Listening as a blogger is just as crucial to growth as listening out in your every day, away-from-the-computer life. We have to learn to listen as children, as parents, as students, as teachers, as friends, as spouses, and in every other role we play throughout life. When we listen, we grow. When we listen to our readers, our blogs grow.
Blogs are virtual microphones, and if not used well, they can become soapboxes from which we shout out our thoughts and feelings and opinions with no need to be answered back. Or, they can become dusty encyclopedias or reference blogs with information that gets outdated so fast there is no conversation to be had.
For those of us who want to develop highly interactive, community-like blogs, going down either of those paths would be a big mistake. Part of creating a community is learning to listen to those who become part of it.
Planning is one part of a successful endeavor, and the other part is adapting to changes as they come. As a blogger, try gauging the responsiveness of your readers to what you are putting out. You might want to change your game plan if your visitors are dwindling, and you're seeing no action. Action doesn't necessarily mean comments. If your goal is to get readers to buy something, measure success in that way. Or, use a service like Postrank.com to determine whether or not readers are interacting with or sharing your content outside of your blog.
Being resilient and able to change in order to see success is something that will take you far in life, well beyond blogging.
When a reader leaves a comment that has a question in it, you should probably take the time to answer the question! Surely you will want to use good judgment, but the idea here is that in order to foster good relationships, you should encourage a two-way conversation.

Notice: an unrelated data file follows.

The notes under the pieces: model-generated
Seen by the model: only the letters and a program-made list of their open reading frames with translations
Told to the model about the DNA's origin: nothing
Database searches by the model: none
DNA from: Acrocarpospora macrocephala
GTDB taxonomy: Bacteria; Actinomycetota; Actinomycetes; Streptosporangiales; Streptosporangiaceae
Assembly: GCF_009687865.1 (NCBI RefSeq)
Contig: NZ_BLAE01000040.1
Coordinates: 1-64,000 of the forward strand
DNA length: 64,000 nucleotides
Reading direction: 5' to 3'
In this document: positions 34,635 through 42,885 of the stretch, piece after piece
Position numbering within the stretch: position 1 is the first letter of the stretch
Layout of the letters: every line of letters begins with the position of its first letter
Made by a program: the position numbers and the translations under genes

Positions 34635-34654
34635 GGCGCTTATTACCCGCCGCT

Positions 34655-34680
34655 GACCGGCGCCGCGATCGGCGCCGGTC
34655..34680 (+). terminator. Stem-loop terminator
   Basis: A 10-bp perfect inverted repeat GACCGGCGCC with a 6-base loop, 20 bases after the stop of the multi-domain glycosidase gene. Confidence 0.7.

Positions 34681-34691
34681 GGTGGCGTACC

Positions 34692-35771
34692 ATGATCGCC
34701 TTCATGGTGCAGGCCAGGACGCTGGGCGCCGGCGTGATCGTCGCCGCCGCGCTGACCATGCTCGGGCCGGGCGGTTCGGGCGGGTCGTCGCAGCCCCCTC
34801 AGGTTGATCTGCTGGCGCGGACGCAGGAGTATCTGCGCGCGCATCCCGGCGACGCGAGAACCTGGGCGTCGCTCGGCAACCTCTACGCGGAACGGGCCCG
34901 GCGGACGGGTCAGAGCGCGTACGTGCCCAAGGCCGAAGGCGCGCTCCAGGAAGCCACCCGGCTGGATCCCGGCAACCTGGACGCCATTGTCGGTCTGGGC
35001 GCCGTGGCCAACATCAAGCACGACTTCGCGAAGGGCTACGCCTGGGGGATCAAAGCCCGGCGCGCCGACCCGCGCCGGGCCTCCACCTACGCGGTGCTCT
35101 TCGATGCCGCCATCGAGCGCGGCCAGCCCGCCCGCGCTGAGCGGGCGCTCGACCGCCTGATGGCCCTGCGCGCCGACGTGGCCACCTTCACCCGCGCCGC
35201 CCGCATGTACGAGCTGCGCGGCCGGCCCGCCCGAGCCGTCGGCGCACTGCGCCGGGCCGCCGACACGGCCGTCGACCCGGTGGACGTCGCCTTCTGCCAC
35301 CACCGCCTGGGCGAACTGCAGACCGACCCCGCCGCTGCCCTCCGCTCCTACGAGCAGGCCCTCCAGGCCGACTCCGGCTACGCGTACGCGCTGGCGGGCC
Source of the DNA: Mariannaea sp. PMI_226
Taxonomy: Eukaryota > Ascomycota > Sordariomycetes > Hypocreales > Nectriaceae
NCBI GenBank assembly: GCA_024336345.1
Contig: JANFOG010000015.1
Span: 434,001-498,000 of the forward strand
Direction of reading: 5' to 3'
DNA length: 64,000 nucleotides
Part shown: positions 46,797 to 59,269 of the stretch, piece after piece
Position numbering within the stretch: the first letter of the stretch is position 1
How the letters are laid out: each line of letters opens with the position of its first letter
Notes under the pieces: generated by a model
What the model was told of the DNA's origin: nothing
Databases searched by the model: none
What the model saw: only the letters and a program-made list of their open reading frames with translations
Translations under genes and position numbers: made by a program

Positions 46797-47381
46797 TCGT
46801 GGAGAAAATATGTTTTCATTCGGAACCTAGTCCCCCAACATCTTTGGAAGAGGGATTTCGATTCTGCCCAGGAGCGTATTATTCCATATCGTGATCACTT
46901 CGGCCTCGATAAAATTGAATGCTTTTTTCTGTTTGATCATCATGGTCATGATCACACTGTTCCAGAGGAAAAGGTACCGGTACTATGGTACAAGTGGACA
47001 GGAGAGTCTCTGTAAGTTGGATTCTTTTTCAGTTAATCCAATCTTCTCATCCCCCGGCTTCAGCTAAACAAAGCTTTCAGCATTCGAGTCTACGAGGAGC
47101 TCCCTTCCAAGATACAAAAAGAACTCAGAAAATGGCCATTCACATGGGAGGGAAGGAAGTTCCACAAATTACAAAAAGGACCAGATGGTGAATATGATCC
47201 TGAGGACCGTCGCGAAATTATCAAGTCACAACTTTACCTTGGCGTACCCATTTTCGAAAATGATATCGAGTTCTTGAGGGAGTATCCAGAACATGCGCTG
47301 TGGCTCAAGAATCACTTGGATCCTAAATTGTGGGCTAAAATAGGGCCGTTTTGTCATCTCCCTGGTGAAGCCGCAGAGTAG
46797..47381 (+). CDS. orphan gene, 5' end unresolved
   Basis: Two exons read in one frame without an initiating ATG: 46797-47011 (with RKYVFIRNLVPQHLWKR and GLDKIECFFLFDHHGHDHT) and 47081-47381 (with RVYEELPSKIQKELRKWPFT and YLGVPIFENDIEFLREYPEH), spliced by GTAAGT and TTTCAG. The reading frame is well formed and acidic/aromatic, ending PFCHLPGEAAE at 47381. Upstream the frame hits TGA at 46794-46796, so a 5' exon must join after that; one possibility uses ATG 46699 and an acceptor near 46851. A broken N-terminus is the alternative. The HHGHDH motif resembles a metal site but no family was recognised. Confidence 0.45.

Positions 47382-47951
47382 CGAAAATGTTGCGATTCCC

The truth is that your blog is yours and you can do with it what you want, but if your goal is an active, engaged environment full of readers who share your content and interact with you, you have to be willing to speak when spoken to.
Do you ever ask your readers real questions, or only rhetorical ones? There is a difference. If you want people to be part of the conversation, try inviting them to speak up. That's just one idea of reader engagement.
Engaging readers includes things like asking direct questions, putting together contests, leaving a place for feedback, allowing email subscriptions as well as RSS subscriptions, and letting people know that if they have a question, they can ask you and you will respond. A good FAQ is another way to engage readers.
Essentially, you are letting them know that the blog is not just your soapbox; that you are willing to pass the mic every now and then!
What do you think about listening? Is it important?
Image Credit: Emli Bendixen